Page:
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StringBuffer / StringBuilder methods

 
Tiju Thomas
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Why do StringBuffer / StringBuilder methods return a new StringBuffer / StringBuilder object? Is it not enough for the methods to do manipulation on the same object?

In case of String, it is ok as we will not be able to modify the same object. But why in StringBuffer / StringBuilder? Is there any practical use?
 
Sid Murrey
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It does not return a new object. If you read the Java6 API documentation, you see that the methods return "this object" or "a reference to this object".
Thus,
<blockquote>code:
<pre name="code" class="core">StringBuffer sb2 = sb.append("blah");</pre>
</blockquote>
does not create a new object, but rather both reference variables 'sb' and 'sb2' point to the same StringBuffer object on the heap.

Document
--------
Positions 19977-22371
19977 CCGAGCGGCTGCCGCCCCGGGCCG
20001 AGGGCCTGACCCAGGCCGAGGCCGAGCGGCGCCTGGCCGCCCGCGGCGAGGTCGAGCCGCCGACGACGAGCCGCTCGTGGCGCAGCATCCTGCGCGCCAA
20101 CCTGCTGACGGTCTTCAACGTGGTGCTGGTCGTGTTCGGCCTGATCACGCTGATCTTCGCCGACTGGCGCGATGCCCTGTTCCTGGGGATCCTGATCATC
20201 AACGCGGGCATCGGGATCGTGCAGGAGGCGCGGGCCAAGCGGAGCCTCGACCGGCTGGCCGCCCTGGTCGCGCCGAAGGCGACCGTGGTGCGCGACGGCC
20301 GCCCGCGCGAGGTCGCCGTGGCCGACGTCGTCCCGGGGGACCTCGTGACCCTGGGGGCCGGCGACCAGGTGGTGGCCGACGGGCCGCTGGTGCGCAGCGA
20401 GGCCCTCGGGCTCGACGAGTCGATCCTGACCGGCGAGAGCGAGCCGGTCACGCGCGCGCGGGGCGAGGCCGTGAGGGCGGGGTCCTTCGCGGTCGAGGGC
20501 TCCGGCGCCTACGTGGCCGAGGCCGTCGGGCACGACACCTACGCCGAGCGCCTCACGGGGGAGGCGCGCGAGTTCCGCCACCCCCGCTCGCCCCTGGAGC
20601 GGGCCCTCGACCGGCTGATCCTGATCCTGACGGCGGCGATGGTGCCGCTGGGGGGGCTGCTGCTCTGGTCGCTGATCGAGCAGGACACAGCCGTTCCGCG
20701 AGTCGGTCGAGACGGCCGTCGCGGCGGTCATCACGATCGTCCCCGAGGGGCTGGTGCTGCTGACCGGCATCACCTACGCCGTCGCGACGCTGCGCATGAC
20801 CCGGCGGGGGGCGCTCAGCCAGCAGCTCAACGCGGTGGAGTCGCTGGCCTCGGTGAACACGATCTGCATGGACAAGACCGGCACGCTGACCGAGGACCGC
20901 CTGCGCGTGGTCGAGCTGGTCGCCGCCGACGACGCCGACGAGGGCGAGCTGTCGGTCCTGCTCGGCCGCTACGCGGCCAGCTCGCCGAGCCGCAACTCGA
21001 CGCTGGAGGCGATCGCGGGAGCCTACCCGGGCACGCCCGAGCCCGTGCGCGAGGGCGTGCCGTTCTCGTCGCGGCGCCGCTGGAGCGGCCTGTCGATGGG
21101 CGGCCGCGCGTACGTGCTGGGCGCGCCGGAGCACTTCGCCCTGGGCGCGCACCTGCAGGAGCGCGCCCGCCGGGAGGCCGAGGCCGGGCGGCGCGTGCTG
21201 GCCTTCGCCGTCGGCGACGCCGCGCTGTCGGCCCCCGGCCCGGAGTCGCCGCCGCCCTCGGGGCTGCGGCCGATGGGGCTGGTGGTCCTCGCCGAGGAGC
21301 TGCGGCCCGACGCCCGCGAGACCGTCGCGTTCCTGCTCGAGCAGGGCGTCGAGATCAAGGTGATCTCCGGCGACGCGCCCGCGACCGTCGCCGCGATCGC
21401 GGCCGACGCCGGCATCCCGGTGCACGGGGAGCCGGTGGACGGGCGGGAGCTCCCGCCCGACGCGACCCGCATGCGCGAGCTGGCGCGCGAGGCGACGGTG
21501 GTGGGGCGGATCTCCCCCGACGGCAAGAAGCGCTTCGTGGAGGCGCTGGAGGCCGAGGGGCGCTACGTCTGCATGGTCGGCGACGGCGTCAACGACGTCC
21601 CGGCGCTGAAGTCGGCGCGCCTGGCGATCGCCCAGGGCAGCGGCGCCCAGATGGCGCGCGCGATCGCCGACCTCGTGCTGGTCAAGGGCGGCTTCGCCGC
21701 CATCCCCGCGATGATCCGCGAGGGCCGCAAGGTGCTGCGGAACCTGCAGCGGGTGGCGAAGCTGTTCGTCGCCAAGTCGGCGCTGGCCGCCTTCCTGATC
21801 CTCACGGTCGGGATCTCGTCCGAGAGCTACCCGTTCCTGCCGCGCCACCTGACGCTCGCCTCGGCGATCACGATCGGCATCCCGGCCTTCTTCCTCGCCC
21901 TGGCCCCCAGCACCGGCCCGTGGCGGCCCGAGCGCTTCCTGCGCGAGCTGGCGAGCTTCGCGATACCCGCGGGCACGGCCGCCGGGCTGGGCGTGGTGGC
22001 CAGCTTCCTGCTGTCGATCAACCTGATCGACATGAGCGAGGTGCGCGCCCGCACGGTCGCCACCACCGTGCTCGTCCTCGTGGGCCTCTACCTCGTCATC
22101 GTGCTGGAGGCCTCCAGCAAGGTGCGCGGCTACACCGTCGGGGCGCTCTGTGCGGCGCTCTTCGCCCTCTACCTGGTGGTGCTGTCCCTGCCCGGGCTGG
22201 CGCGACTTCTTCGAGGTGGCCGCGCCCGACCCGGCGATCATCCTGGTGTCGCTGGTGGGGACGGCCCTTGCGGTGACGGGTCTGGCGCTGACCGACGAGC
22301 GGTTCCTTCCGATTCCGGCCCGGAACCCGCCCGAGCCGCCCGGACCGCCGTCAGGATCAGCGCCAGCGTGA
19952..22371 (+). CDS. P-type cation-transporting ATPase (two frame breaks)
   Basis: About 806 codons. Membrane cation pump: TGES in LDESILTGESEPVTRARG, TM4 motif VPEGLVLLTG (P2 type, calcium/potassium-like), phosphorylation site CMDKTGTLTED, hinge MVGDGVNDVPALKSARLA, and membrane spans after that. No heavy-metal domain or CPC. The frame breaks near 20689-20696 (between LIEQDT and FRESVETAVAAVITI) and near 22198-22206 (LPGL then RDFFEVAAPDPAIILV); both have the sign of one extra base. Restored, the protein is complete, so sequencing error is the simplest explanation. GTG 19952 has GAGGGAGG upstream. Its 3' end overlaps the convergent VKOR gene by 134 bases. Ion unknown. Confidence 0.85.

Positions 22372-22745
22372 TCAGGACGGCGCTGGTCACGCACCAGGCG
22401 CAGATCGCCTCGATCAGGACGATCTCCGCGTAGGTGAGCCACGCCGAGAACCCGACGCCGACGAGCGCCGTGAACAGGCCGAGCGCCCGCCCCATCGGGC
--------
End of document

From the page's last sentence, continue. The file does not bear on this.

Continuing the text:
Tiju Thomas
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Thanks.

But why should it be returned at all? We will be anyway invoking the dot operator on a specific StringBuffer / StringBuilder object from where the call is made. Is there any meaning in getting a new reference variable referring to the same object there?
 
Sid Murrey
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Tiju, I don't really know for sure, but my guess would be that it is just for convenience.

Compare:
<blockquote>code:
<pre name="code" class="core">
public StringBuffer doStuff(StringBuffer sb) {
// do stuff
sb.append("blah");
return sb;
}
</pre>
</blockquote>

<blockquote>code:
<pre name="code" class="core">
public StringBuffer doStuff(StringBuffer sb) {
// do stuff
return sb.append("blah");
}
</pre>
</blockquote>
 
Garrett Rowe
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It's also useful if you want to chain method calls:

<blockquote>code:
<pre name="code" class="core">
String s = new StringBuilder()
.append("this")
.append("that")
.append("the other")
.reverse()
.toString();
</pre>
</blockquote>
 
Pankaj Mittal
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Hi

There are insert and delete methods in StringBuffer and StringBuilder classes through which you can modify these objects and as all other said one can also append string there.
 
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